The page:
Given that abrasive blasting can generate harmful dust that lingers in the air, it should always be carried out in an enclosed chamber so as to isolate the contaminated air. This chamber should also be equipped with a dust extraction system to remove and filter out the dust particles in the air to create a safer working environment for operators. 

It’s also important to maintain general cleanliness in the chamber to prevent the build-up of dust piles and debris that may impede the safe movement of operators. 

Provide proper sandblasting safety equipment

All operators that carry out sandblasting should be provided with the appropriate PPE to ensure their personal safety. This includes:

  • Helmets and eye protection 
  • Protective clothing (suit or jacket that covers the entire body) 
  • Airline respirators 
  • Protective gloves
  • Protective footwear
  • Personal hearing protection 

This equipment is required to provide adequate protection for operators from the dangers posed by sandblasting and should be regularly maintained and kept in operable condition. 

Invest in training for operators

Under the WHS Act, businesses are required to provide suitable training, instructions, and supervision for all operators and related personnel of abrasive blasting. Aside from the obvious fact that untrained staff should not operate dangerous equipment, investing in advanced training for abrasive blasting can also help operators work more efficiently while reducing the risk of workplace injuries. 

H3: Establish strict safety procedures

Control measures such as workplace inspection and regular maintenance and monitoring should be put in place to protect the health and safety of all workers. Depending on the size and type of abrasive blasting carried out, operation managers must establish a clear safety procedure that covers how to avoid workplace injuries, and what to do when an accident does occur.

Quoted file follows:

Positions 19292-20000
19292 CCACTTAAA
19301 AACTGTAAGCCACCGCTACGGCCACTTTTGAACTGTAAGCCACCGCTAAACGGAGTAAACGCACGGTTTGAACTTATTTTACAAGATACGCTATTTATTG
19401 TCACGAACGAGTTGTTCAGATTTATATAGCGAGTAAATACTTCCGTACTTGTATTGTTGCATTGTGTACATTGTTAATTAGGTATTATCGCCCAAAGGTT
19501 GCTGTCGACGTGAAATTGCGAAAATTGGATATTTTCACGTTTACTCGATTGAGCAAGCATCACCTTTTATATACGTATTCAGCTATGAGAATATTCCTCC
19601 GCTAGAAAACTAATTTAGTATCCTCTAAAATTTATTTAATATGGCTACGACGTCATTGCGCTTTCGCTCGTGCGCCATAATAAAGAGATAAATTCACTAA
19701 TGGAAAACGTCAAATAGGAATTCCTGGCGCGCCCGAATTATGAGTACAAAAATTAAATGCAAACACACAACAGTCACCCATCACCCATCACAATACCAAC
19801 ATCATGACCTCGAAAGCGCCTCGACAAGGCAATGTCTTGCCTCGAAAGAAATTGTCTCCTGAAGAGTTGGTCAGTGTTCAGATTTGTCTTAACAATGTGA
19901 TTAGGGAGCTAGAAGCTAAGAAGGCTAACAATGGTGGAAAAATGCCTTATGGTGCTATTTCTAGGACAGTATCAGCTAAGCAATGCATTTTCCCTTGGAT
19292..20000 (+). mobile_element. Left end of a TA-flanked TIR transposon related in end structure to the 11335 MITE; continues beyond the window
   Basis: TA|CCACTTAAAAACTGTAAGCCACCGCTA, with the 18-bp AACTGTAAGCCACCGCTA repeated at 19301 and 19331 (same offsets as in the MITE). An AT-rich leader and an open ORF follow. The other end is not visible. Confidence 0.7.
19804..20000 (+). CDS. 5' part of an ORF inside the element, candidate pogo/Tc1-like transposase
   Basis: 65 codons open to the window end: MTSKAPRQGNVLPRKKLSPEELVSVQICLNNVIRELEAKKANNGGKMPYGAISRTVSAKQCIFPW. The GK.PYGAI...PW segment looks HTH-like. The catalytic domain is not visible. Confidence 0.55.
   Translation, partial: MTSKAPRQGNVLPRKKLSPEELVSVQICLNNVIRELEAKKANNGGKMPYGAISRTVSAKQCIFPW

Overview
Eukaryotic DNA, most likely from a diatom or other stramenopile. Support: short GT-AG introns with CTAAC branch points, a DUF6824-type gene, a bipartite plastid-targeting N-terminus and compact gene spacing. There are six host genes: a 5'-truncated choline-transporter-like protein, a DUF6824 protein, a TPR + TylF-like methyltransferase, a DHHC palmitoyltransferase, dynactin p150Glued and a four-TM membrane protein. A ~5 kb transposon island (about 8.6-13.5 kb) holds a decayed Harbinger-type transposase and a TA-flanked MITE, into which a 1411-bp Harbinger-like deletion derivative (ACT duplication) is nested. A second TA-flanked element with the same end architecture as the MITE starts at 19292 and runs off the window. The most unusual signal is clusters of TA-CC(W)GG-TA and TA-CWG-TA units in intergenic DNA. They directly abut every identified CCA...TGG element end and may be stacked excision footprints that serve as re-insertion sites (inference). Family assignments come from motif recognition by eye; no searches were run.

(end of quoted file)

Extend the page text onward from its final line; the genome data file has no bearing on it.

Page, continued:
Use a safety checklist for abrasive blasting

The abrasive blasting process consists of many components. Each of these components should be kept in optimal condition using a safety checklist before operation. 

  • Check for cracks and other forms of damage in the chamber. Abrasive blasting stations must be secure enough to prevent leaks of contaminated air. 
  • Check the blast hose and any damage or jamming from lodged material. 
  • Rely on safer, organic abrasives. No abrasive media is completely harmless, but some will pose less harm than others, especially by eliminating the use of toxic materials.
  • Test breathing filters and dust extraction or filtration systems on a daily basis. These are essential for maintaining proper ventilation within the area. 

Find the right sandblasting solutions with Searose

At Searose Environmental, we are industry experts for abrasive blasting booth solutions in Queensland. If you require a custom abrasive blasting booth design or an effective dust extraction system to ensure greater safety for your workspace, contact our team of specialists today to find out how we can assist you.